Editor’s Note: The Universal Need for Speed

Rural communities lag in broadband access, but it’s easy to forget they aren't alone in their need to improve Internet connectivity.

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For years, we’ve heard rural leaders discuss the need for broadband as a critical part of economic development, healthcare, and education. Because we interact mostly with folks who are concerned about rural issues, there’s a temptation to think that metropolitan America has the broadband-access problem all figured out.

But we know better. And we got a timely reminder from the chairman of the Federal Communications Commission, Tom Wheeler, in Thursday’s FCC meeting (February 26).

That meeting will get headlines mostly for the FCC’s 3-2 vote in favor of open-Internet rules, also known as net neutrality. But let’s not overlook the FCC’s other 3-2 decision Thursday — the one siding with publicly owned broadband networks and against state laws limiting such networks.

To illustrate why he was voting in favor of a petition from two publicly owned broadband networks, Wheeler cited real-life examples of people who were harmed by state laws restricting community networks. In three of the four cases Wheeler cited, the victims, if you will, weren’t from “deep rural” communities far from the city lights. They were communities on the very doorstep – in the front hall, even – of large metropolitan areas.

Wheeler’s examples show that broadband access isn’t an urban or rural issue. It’s an American issue. And rural advocates who are working to improve access in small towns and the countryside should have plenty of allies in places that are “officially” metropolitan.

Take Wheeler’s first example, Holly Springs, North Carolina, a city of about 25,000 in Wake County. Most of Wake County is not what you’d call rural. It’s part of the Raleigh metropolitan area of more than 1 million residents. In any rural/urban data analysis you see in the Daily Yonder, Holly Springs would be considered urban or metropolitan.

But the city suffered an economic setback that might sound familiar to lots of rural leaders. Chairman Wheeler said the city lost a healthcare business because the company needed better Internet access to do its job. Do you need more evidence of the link between broadband and the economy? Ask Jeff Wilson, Holly Springs’ information technology director, about the cost of being stuck in the Internet’s slow lane.

Eva Van Hook, a mother from Bradley County, Tennessee, says her son has to drive to the family’s church, where there is better Internet access, to do some of his homework. That probably rings a bell for rural residents who have to scavenge for broadband in the parking lot of a restaurant or library because they have no access at home.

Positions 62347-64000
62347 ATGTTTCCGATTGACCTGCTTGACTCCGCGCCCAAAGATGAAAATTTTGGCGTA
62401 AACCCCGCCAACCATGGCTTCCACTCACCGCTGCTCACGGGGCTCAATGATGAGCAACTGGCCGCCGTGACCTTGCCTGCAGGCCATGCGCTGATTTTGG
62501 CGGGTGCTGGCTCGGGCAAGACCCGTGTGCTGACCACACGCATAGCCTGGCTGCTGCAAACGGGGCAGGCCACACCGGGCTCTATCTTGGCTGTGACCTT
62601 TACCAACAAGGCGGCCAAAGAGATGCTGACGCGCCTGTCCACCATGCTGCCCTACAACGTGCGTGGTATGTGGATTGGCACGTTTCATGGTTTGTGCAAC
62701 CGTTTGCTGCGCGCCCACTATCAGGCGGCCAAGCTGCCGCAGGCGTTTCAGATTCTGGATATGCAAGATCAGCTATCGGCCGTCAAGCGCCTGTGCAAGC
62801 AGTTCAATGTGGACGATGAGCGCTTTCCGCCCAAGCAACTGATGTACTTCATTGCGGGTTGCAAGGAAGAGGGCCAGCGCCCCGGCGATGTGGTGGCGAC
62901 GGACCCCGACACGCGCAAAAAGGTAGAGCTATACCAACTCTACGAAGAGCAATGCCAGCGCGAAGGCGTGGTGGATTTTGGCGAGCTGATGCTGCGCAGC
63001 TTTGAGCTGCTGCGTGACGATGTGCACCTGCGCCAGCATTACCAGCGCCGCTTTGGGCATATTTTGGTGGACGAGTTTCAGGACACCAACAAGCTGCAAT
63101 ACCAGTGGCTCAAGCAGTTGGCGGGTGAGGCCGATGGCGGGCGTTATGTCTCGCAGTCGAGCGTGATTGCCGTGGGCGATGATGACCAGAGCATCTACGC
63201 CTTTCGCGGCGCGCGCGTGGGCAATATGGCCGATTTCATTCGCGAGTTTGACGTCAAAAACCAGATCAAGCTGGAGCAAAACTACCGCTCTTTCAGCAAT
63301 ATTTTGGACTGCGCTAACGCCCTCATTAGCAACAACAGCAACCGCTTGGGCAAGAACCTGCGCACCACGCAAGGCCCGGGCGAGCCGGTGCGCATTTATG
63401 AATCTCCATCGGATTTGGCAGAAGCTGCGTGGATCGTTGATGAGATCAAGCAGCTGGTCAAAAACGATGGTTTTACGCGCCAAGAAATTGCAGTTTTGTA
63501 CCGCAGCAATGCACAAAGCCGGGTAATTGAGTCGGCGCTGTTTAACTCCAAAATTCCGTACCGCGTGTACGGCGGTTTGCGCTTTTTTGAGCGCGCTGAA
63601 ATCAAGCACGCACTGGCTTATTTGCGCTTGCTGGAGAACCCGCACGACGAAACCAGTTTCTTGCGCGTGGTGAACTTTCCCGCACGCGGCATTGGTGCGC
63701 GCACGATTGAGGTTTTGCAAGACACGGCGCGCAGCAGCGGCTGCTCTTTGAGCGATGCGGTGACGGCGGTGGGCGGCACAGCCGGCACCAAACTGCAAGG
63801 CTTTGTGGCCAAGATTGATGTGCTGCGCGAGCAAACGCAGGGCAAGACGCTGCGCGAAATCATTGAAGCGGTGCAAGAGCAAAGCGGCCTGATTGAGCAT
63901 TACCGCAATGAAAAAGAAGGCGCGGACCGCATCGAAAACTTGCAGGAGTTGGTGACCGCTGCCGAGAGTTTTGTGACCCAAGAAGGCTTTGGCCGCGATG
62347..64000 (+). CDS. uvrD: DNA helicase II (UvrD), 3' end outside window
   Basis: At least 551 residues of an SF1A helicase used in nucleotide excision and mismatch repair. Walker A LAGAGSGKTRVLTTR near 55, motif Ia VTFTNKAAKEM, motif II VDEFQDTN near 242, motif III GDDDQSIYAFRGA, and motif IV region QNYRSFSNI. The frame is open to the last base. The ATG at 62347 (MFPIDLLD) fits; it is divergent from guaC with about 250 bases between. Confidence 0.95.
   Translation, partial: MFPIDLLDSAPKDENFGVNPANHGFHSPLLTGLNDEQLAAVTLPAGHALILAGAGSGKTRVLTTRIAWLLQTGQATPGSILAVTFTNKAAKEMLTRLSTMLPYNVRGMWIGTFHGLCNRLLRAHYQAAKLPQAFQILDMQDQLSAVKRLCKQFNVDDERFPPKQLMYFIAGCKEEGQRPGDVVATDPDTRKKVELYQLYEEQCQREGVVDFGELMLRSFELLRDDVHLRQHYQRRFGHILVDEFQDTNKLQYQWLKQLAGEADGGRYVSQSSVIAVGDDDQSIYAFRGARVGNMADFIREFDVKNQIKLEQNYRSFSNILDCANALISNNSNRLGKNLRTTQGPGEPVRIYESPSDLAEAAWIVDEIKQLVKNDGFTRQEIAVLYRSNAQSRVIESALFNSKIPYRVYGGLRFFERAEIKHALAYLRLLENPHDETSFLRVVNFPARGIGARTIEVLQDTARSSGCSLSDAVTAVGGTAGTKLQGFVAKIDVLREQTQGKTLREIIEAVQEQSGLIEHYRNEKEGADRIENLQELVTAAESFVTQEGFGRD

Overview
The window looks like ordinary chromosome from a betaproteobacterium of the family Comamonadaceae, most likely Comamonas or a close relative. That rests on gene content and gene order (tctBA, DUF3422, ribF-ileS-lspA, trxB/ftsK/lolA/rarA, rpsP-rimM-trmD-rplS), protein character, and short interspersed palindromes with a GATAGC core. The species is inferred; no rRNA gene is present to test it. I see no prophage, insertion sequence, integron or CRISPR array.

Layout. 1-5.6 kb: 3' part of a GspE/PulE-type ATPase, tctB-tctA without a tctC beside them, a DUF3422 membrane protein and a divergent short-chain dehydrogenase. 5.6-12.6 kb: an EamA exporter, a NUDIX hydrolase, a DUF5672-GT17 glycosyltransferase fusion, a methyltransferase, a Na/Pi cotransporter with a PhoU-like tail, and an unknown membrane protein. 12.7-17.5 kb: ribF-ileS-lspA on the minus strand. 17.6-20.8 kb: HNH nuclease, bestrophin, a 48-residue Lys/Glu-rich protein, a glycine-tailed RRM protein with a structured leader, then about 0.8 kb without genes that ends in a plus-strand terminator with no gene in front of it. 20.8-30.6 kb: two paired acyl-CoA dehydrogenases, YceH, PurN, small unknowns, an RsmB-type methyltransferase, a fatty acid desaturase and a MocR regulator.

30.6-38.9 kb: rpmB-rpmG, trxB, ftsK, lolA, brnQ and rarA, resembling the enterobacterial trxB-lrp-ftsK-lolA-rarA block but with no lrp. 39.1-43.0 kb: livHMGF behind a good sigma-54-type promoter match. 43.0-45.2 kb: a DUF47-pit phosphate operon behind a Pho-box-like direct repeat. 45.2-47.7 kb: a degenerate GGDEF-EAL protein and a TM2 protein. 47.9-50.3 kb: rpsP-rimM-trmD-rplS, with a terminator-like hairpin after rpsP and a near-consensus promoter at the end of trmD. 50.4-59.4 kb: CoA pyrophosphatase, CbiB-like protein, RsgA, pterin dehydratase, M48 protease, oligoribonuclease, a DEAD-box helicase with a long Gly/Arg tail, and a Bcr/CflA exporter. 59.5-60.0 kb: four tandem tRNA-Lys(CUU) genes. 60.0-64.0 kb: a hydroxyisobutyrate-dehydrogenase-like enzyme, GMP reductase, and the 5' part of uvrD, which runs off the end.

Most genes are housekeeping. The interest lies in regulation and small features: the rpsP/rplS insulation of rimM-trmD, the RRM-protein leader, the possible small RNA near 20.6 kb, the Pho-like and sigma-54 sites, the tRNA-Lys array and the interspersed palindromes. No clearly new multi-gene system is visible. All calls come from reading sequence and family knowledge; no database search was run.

But Bradley County is officially metropolitan, as well – a small metro, to be sure, but still officially metro when it comes to most analyses you’ll see in the Daily Yonder and other publications.

Another example Chairman Wheeler cited was on the fringe of Chattanooga, a city in a metropolitan area of more than half a million residents. Again, by Yonder standards, it’s decidedly urban. But that’s no practical help to Richard Thompson, who lives just outside the service area of Chattanooga’s municipal broadband network and can’t connect to its 1-gigabit system. As a result, Thompson cobbles together phone, Internet and TV services from different providers, spending more than twice as much as he would pay if he were just three-quarters of a mile closer to town. And for the extra cost, he gets slower Internet service. Now that should sound familiar to the many rural residents who live just far enough from town to fall outside the service area of an Internet provider.

Wheeler did cite one “officially” rural example: Highlands, North Carolina, located in Macon and Jackson counties in the state’s western mountains. There, the town of 1,000 residents wanted to create its own network to bolster economic development. But state law hampered them, says town staff member Matt Schuler.

Statistically, rural residents are less likely to have access to high-speed broadband than metropolitan residents. (There’s debate on just how big the gap is, but everyone agrees it’s worse in rural.) But the result is the same, no matter where you live. Your kids have a tougher time with school. Economic opportunities circle but don’t land. Residents wind up paying more money for crummier service.

There’s no guarantee that a community is going to thrive simply by getting good, affordable broadband, just as you don’t expect a high school student to get A’s because he has broadband at home. But you can bet a student who can’t finish his homework isn’t going to make an A, just as communities that lack broadband aren’t going to create jobs that rely on the Internet.

Community network enthusiasts will consider the FCC’s vote Thursday a victory for underserved communities, wherever they may be. The matter will likely head to the courts before resolution.

Municipal broadband networks aren’t a silver bullet to solve our broadband problem. But they are one more tool that, in some cases, will improve service and lower cost, while forcing private providers to get off the sidelines if they expect to get more of the rural market.

And that’s a good thing, no matter which side of the city limits you live on.

Tim Marema is editor of the Daily Yonder.

 

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